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Since 1941, Recommended Dietary Allowances (RDAs) has been recognized as the most authoritative source of information on nutrient levels for healthy people. Since publication of the 10th edition in 1989, there has been rising awareness of the impact of nutrition on chronic disease. In light of new research findings and a growing public focus on nutrition and health, the expert panel responsible for formulation RDAs reviewed and expanded its approach--the result: Dietary Reference Intakes.

This new series of references greatly extends the scope and application of previous nutrient guidelines. For each nutrient the book presents what is known about how the nutrient functions in the human body, what the best method is to determine its requirements, which factors (caffeine or exercise, for example) may affect how it works, and how the nutrient may be related to chronic disease.

The first volume of Dietary Reference Intakes includes calcium, phosphorus, magnesium, vitamin D, and fluoride. The second book in the series presents information about thiamin, riboflavin, niacin, vitamin B6, folate, vitamin B12, pantothenic acid, biotin, and choline.

Based on analysis of nutrient metabolism in humans and data on intakes in the U.S. population, the committee recommends intakes for each age group--from the first days of life through childhood, sexual maturity, midlife, and the later years. Recommendations for pregnancy and lactation also are made, and the book identifies when intake of a nutrient may be too much. Representing a new paradigm for the nutrition community, Dietary Reference Intakes encompasses:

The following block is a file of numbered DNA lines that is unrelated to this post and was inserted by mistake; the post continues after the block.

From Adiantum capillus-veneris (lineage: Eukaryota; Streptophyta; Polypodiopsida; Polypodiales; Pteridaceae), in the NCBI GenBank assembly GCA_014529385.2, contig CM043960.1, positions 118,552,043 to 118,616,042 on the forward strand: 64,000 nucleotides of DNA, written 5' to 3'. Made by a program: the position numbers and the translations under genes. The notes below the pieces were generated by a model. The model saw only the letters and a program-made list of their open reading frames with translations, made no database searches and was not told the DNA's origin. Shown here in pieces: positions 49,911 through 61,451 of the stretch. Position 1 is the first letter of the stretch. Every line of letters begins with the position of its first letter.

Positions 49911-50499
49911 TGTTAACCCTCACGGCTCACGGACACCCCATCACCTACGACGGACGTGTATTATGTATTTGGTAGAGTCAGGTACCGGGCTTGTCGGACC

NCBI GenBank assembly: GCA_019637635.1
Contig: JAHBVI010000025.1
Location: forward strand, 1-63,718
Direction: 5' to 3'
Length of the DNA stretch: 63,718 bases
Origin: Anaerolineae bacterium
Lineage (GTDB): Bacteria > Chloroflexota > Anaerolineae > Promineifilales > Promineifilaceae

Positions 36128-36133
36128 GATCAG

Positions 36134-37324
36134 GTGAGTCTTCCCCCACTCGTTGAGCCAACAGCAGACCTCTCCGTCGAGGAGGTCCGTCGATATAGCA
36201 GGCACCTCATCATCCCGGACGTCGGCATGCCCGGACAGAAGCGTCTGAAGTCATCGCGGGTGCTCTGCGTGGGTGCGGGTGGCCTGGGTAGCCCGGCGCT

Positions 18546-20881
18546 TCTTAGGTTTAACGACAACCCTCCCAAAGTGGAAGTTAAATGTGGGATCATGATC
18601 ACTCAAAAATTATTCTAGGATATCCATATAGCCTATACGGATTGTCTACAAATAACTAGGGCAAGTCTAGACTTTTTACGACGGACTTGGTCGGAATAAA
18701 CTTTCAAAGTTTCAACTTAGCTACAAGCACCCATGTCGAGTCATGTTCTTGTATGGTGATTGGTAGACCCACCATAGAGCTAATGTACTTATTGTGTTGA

• Estimated Average Requirements (EARs). These are used to set Recommended Dietary Allowances.
  • Recommended Dietary Allowances (RDAs). Intakes that meet the RDA are likely to meet the nutrient requirement of nearly all individuals in a life-stage and gender group.
  • Adequate Intakes (AIs). These are used instead of RDAs when an EAR cannot be calculated. Both the RDA and the AI may be used as goals for individual intake.
  • Tolerable Upper Intake Levels (ULs). Intakes below the UL are unlikely to pose risks of adverse health effects in healthy people.

This new framework encompasses both essential nutrients and other food components thought to pay a role in health, such as dietary fiber. It incorporates functional endpoints and examines the relationship between dose and response in determining adequacy and the hazards of excess intake for each nutrient.